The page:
Wales has a long tradition of the establishment of museums for the benefit of the public. They are permanent and professionally managed storehouses of information about the history and other aspects of the Welsh land and people. They are the focus of academic activity and are important educational and culture-forming resources. Museums are universally recognised as of great benefit to the public. Before the PAS, the museums of Britain offered opportunities for members of the public to bring in items they had found for identification, recording and eventual acquisition (preferrably by donation) by the museum. This allowed museums to be seen as a central part of the cultural life of the community.
The default curation of large numbers of loose archaeological finds by artefact hunters works against this system, scattering the individual elements of archaeological information among a variety of ephemeral personal collections or leading to them being sold off (often abroad). This obviously makes their further study should a particular site be investigated further in the future next-to-impossible. The information they may contain is in effect lost.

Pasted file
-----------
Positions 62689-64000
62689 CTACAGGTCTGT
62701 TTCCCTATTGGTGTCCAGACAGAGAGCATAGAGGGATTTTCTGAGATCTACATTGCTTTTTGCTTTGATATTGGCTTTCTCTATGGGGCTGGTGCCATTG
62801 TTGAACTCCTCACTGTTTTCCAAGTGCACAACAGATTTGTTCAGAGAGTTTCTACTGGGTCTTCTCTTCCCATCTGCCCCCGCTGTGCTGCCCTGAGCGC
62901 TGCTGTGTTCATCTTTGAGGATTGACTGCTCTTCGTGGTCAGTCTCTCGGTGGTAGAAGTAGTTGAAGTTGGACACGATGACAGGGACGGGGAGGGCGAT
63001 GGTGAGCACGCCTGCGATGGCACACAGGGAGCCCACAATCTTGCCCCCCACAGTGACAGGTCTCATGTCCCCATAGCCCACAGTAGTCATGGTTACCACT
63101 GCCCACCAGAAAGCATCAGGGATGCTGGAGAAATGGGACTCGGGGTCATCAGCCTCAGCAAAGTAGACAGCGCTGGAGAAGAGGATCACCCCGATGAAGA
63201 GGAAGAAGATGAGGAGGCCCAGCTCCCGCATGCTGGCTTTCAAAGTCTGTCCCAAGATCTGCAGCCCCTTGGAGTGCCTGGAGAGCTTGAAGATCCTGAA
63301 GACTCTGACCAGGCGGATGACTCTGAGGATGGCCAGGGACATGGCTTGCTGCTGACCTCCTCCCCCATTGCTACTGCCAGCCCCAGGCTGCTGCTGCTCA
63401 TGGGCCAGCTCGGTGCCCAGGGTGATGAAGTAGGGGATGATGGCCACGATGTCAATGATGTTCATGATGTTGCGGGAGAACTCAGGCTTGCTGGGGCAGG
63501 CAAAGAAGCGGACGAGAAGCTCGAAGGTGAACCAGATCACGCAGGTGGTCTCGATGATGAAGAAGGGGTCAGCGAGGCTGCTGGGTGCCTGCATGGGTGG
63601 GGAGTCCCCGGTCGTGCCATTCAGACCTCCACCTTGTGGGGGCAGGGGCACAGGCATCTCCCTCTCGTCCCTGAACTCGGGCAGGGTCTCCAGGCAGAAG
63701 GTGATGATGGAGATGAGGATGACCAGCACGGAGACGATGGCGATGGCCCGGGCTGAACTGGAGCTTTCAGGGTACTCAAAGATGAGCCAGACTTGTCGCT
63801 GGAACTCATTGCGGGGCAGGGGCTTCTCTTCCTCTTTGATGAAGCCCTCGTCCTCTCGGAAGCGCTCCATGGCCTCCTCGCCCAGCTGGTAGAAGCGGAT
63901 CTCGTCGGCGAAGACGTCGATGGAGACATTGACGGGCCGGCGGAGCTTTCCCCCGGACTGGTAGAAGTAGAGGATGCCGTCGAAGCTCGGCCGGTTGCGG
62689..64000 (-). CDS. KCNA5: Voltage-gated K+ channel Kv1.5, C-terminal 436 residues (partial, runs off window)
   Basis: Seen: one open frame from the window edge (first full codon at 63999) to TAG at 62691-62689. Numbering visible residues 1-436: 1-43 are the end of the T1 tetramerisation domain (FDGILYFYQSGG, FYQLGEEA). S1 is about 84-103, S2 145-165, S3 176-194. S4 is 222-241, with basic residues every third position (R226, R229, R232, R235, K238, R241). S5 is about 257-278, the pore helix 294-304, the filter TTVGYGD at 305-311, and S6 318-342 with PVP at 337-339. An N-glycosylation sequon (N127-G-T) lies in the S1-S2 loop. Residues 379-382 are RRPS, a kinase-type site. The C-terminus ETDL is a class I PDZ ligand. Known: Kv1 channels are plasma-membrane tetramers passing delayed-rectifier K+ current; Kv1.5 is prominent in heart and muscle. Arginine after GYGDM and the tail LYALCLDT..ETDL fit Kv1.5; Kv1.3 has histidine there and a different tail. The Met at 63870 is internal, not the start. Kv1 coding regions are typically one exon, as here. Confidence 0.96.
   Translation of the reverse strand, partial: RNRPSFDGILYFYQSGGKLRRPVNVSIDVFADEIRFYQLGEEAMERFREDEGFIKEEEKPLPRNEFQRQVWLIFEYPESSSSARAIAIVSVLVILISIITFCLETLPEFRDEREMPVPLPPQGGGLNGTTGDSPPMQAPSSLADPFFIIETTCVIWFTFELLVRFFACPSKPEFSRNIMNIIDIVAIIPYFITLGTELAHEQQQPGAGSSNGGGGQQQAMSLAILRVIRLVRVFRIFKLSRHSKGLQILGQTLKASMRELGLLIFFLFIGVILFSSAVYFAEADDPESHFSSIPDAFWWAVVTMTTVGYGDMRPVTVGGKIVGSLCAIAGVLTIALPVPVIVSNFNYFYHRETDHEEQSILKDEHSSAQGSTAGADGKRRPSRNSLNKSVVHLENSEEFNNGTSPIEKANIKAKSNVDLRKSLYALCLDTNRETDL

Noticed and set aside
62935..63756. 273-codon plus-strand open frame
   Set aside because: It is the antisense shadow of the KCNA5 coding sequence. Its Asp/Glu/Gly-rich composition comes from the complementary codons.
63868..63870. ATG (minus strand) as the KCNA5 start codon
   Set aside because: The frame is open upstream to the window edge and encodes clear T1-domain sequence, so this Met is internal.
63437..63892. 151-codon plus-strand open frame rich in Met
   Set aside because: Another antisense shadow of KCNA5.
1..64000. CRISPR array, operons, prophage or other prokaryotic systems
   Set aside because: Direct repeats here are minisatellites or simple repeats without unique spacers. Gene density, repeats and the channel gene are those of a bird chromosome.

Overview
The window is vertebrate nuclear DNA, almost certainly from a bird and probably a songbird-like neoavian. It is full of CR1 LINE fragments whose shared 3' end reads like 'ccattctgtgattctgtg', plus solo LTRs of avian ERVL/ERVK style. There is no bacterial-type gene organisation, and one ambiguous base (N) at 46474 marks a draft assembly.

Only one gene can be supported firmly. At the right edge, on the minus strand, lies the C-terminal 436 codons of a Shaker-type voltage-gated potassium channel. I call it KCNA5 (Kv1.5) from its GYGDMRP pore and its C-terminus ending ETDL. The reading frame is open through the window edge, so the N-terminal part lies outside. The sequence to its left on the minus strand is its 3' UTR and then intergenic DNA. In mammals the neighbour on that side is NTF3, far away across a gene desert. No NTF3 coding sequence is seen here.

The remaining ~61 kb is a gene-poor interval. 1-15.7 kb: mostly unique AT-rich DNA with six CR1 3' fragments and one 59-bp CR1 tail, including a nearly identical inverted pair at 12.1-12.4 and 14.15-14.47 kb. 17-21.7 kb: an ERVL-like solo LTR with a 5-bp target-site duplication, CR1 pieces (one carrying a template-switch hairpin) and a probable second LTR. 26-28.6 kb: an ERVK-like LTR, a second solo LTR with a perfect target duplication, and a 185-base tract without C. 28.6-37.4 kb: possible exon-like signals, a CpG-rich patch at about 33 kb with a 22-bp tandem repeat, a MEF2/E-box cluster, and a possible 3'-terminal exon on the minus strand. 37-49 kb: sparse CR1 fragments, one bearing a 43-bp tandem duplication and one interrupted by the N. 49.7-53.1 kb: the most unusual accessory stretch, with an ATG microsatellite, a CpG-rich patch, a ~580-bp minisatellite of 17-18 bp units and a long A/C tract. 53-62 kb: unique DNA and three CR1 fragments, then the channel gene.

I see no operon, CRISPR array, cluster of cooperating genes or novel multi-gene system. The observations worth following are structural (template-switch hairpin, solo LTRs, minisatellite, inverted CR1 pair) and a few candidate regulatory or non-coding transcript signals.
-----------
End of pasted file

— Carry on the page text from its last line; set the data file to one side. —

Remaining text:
The Portable Antiquities Scheme was set up to allow the recording of what can be retrieved from collectors who have archaeological artefacts at home in a permanent archive, but this is no substitute for the controlled collection of these data through more conventional archaeological means. The central role of museums as collecting and curation focussed institutions is diminished in the public consciousness as members of the public are encouraged by the Scheme's press material to create ephemeral mini-museums of freshly dugup artefacts in their homes. This is presented by the media as a beneficial cultural activity (and the fact that the digging up and selective retention of the finds from archaeological sites is not highlighted). The museum however is to some extent marginalised in the social conscience, even if it is to the local museum they will go with their finds to show the Portable Antiquities Scheme officer who has an office there.
Despite pro-PAS propaganda to the contrary the 1995 report of Denison and Dobinson on Metal Detecting and Archaeology in England (Tables IX-XI) shows that the volume of finds being shown to museums by "responsible metal detectorists" in pre-PAS days was by no means insignificant. With a little investment supporting the identification services of local institutions, the role of the PAS as a separate recording organization can be replaced by a service that integrates local cultural institutions more closely into the community.